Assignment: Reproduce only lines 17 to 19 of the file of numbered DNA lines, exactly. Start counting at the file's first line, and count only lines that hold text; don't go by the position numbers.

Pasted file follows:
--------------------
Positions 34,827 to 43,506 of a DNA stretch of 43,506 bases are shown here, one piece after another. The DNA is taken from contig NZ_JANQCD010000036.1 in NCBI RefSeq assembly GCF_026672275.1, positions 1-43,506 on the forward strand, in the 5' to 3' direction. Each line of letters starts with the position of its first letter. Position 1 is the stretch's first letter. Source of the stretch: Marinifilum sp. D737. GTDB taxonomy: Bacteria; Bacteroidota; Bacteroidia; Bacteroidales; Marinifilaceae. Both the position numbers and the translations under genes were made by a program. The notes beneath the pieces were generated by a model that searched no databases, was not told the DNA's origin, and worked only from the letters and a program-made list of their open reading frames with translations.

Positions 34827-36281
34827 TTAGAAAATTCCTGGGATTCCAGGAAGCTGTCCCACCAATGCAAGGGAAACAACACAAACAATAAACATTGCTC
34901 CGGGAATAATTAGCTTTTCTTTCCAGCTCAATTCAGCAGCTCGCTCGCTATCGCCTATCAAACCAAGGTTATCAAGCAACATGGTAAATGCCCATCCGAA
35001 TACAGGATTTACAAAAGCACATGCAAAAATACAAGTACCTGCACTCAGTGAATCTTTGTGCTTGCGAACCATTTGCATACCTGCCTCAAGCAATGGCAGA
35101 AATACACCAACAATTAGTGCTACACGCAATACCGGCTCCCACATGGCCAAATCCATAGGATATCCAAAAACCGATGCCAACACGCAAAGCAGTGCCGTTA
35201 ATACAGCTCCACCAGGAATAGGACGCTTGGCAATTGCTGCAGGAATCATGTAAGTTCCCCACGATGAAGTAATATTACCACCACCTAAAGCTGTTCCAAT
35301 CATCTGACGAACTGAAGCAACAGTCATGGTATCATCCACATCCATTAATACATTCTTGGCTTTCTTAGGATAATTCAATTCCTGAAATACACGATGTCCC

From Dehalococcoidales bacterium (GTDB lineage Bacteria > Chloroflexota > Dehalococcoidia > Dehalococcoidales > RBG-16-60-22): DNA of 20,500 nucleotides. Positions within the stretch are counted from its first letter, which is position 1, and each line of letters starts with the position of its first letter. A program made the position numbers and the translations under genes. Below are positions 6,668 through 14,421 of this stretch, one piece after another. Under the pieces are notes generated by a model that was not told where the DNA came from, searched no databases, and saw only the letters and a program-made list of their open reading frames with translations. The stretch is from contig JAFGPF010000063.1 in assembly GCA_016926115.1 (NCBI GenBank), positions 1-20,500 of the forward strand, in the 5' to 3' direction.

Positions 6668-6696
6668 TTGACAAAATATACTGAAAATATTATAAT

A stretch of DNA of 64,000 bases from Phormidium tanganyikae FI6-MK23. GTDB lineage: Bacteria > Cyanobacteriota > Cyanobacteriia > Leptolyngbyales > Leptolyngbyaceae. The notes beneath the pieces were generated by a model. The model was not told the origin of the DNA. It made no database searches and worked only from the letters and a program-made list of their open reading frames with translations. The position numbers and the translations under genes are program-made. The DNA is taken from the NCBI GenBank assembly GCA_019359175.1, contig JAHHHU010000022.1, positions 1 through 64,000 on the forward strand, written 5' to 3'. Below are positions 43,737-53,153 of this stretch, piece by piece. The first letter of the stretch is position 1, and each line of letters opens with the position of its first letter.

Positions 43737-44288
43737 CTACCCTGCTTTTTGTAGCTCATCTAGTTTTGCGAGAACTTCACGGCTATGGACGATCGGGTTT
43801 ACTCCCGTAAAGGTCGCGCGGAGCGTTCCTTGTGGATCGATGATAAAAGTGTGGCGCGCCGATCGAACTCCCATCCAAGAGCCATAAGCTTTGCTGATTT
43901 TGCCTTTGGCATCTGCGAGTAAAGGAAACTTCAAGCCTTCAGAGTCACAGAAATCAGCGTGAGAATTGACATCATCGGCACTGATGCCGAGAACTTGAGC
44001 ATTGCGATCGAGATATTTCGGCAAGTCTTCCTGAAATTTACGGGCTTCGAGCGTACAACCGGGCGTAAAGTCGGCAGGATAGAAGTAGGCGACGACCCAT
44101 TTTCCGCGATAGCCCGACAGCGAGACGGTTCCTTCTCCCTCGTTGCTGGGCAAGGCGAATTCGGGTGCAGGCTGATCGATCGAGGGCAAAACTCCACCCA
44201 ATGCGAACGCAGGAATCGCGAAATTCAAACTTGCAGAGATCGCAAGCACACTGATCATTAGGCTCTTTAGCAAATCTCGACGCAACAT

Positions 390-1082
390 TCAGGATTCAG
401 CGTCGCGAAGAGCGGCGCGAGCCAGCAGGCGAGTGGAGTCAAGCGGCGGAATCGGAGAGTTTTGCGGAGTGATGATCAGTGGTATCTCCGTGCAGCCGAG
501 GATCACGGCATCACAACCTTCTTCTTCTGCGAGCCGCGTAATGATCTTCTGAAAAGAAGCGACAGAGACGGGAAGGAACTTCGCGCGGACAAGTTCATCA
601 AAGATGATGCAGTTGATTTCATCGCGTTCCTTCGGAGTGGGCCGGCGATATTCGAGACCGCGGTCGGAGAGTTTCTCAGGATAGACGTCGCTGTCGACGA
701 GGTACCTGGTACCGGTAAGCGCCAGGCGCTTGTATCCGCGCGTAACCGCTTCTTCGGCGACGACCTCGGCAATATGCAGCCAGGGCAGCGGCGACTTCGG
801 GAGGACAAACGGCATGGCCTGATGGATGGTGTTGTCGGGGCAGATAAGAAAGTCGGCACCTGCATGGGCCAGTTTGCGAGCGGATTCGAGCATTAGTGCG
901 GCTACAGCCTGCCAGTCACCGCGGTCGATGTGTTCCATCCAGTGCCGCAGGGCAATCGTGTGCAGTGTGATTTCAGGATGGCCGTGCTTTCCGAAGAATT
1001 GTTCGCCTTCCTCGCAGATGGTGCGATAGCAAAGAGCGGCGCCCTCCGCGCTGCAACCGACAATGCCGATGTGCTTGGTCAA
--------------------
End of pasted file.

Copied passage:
44001 ATTGCGATCGAGATATTTCGGCAAGTCTTCCTGAAATTTACGGGCTTCGAGCGTACAACCGGGCGTAAAGTCGGCAGGATAGAAGTAGGCGACGACCCAT
44101 TTTCCGCGATAGCCCGACAGCGAGACGGTTCCTTCTCCCTCGTTGCTGGGCAAGGCGAATTCGGGTGCAGGCTGATCGATCGAGGGCAAAACTCCACCCA
44201 ATGCGAACGCAGGAATCGCGAAATTCAAACTTGCAGAGATCGCAAGCACACTGATCATTAGGCTCTTTAGCAAATCTCGACGCAACAT